Since all such signs and symbols invite derision, get in first. Create one that will transcend silliness and scale the highest heights of kitsch. Then, when people say, “Strewth, that’s awful!” you can reply, with a satisfied grin on your gob, “Thank you.”
That sums it up – the sign is bad, but not bad enough, a desperate sign of desperation, not that I’m likely to see it.
In spite of many flights to and from Wellington I have no idea which hill the sign is destined to despoil. I am usually reading, sleeping or, in the case of Wellington sometimes more than exciting landings, praying, and don’t recall seeing a hillside on any descent or take-off.
On my most recent trip a couple of days ago all I saw was cloud until just before we touched down and more cloud when we took off again yesterday.
Therefore, in the spirit of the tackiness of the sign and with apologies to Ogden Nash I leave you with:
Deck your grassy hill in signs, the hill is yours my sweeting,
I’ll not see it flying in, nor when I’m retreating.
On January 22:
1561 Sir Francis Bacon, English philosopher, was born.
1840 The New Zealand Company’s first settler ship, the Aurora, arrived at Petone, marking the official commencement of the settlement that would eventually become Wellington.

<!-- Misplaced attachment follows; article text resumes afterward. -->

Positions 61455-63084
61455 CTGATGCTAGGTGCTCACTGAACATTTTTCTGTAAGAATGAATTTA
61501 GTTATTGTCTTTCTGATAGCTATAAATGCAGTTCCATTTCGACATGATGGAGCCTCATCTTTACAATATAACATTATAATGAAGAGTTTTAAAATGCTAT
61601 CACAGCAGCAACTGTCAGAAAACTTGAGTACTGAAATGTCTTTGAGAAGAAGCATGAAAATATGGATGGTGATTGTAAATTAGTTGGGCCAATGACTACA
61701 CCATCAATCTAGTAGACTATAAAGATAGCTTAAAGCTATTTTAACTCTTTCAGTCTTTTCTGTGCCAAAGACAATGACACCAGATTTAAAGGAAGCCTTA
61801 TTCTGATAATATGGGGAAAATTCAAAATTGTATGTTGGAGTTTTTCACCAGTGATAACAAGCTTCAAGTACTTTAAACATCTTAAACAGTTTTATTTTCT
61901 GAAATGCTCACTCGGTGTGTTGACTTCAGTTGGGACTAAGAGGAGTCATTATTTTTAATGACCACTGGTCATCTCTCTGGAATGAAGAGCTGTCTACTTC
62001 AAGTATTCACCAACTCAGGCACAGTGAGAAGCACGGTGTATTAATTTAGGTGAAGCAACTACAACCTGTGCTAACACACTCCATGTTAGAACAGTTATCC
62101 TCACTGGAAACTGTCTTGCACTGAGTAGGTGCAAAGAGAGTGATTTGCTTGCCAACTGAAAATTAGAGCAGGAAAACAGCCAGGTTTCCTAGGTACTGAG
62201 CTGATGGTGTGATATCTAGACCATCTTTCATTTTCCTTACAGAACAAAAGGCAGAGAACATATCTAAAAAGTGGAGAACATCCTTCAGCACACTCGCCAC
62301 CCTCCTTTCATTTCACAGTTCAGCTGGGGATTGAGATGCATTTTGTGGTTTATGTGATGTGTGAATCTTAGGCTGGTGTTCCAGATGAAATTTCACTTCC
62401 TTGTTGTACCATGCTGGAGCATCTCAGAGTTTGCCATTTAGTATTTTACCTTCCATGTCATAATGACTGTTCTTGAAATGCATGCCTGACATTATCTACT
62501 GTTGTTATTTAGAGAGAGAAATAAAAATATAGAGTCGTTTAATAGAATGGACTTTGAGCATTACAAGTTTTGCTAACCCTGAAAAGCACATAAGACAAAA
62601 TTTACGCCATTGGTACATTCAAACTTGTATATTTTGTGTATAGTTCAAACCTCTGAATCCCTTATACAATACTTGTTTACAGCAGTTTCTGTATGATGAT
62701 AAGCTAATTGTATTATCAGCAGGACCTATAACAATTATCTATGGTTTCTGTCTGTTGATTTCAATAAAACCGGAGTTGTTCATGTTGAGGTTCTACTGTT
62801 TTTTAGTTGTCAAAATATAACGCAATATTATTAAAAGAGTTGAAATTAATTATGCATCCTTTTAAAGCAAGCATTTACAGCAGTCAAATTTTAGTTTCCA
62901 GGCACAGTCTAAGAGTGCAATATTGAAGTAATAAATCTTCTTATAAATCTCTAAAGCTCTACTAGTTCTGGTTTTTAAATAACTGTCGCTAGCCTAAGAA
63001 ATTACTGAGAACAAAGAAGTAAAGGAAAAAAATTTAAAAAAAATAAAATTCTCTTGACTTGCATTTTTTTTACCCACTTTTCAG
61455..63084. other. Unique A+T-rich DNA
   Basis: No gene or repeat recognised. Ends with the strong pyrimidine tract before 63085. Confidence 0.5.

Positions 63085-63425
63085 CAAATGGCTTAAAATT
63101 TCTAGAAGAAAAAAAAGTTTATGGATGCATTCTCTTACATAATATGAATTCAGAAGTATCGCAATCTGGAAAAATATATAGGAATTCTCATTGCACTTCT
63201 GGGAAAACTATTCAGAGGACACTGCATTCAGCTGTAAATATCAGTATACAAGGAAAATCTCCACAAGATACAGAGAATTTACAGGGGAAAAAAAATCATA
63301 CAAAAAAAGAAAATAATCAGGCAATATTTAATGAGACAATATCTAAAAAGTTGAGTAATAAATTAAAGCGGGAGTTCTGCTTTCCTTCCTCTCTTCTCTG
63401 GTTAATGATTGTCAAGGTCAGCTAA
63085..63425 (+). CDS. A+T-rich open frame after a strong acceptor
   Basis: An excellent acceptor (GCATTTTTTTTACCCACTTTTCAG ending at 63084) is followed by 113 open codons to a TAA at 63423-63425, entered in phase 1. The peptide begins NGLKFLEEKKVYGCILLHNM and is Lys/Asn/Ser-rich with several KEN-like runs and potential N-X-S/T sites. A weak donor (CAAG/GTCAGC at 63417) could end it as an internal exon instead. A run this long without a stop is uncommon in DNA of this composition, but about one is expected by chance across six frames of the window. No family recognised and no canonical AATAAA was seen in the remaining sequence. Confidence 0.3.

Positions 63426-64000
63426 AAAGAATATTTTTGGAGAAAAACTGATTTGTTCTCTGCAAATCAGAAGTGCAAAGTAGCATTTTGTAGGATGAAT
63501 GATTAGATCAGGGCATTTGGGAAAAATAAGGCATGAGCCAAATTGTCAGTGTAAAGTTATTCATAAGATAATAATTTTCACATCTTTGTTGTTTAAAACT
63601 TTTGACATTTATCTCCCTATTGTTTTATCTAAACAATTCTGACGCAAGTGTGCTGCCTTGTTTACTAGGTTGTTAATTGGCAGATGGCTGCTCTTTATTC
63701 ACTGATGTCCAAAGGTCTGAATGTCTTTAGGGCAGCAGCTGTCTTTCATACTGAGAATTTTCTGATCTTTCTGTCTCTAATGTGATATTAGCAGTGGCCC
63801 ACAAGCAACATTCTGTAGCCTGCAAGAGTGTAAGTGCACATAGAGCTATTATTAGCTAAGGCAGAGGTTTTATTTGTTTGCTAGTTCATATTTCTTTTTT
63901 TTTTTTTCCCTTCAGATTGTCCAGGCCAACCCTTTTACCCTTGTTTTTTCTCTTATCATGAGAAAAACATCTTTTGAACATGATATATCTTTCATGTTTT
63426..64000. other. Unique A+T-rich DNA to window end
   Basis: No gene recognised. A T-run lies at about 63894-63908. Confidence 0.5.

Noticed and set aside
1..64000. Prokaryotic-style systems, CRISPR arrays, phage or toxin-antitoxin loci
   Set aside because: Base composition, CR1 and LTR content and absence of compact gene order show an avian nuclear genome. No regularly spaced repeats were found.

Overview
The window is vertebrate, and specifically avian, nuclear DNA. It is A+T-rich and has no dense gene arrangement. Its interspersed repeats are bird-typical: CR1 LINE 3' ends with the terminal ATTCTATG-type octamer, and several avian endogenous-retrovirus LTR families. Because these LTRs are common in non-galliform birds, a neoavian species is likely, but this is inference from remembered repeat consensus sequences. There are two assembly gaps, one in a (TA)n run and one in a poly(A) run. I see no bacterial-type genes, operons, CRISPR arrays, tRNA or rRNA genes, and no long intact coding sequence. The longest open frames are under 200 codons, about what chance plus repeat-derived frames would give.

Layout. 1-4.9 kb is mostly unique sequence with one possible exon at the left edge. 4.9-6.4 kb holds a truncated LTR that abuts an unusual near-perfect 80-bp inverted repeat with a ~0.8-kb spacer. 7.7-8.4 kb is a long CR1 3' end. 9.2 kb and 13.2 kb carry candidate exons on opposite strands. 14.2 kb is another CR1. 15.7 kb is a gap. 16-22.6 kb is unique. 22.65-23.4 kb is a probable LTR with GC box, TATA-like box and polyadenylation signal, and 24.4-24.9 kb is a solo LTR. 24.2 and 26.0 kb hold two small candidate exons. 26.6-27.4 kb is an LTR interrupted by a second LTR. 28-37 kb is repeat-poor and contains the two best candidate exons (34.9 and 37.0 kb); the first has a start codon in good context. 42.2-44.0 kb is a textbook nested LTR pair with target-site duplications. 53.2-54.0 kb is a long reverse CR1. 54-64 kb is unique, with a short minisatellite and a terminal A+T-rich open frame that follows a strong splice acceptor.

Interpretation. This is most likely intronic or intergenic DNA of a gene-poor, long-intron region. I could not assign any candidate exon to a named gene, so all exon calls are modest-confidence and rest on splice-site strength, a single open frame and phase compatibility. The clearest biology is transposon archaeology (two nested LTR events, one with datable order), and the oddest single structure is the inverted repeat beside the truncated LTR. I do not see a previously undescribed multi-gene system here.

1889 Columbia Phonograph was formed in Washington, D.C.
1899 Leaders of six Australian colonies met in Melbourne to discuss confederation.
1905 Bloody Sunday in St. Petersburg, beginning of the 1905 revolution.
1906 SS Valencia ran aground on rocks on Vancouver Island, British Columbia, killing more than 130.
SS Valencia shipwreck, seen from one of the rescuing ships
1924 Ramsay MacDonald became the first Labour Prime Minister of the United Kingdom.
1934 Graham Kerr, British-born, New Zealand chef, was born.
1940 John Hurt, English actor, was born.
1946 Iran: Qazi Muhammad declared the independent people’s Republic of Mahabad at Chuwarchira Square in the Kurdish city of Mahabad. He was the new president; Hadschi Baba Scheich was the prime minister.
1946 – Creation of the Central Intelligence Group, forerunner of the Central Intelligence Agency.
1957 The New York City “Mad Bomber”, George P. Metesky, was arrested and charged with planting more than 30 bombs.
1973 The Supreme Court of the United States delivered its decision in Roe v. Wade, legalizing elective abortion in all fifty states.
1984 The Apple Macintosh, the first consumer computer to popularize the computer mouse and the graphical user interface, was introduced during Super Bowl XVIII with its famous “1984” television commercial.
1987 Pennsylvania politician R. Budd Dwyer shot and killed himself at a press conference on live national television, leading to debates on boundaries in journalism.
1999 Australian missionary Graham Staines and his two sons were burned alive by radical Hindus while sleeping in their car in Eastern India.
2002 Kmart Corp beccame the largest retailer in United States history to file for Chapter 11 bankruptcy protection.
Sourced from NZ History Online & Wikipedia.
. . . to whoever planted the pohutukawa on the road side between the centre of Wellington and the airport.
They look glorious.